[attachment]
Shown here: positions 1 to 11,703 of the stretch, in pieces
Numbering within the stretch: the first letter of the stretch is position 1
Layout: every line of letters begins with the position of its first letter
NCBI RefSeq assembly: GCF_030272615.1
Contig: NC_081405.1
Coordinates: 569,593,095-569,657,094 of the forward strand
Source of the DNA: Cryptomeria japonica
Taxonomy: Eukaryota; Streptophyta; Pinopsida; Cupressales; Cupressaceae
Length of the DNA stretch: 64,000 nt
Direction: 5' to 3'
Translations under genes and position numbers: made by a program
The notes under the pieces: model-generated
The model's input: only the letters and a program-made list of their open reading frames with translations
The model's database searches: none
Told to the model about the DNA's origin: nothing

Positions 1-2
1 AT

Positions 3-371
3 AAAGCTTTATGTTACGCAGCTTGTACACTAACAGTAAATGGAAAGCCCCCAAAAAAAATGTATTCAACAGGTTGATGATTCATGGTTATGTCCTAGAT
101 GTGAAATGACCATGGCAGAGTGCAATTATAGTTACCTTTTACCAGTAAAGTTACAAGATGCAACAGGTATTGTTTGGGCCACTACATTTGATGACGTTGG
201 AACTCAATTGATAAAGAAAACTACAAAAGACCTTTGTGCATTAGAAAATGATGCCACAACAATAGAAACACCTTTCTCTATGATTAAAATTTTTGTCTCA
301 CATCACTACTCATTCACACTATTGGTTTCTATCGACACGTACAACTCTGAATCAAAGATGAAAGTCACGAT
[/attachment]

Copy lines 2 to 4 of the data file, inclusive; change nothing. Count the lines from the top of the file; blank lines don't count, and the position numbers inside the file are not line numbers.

Numbering within the stretch: the first letter of the stretch is position 1
Layout: every line of letters begins with the position of its first letter
NCBI RefSeq assembly: GCF_030272615.1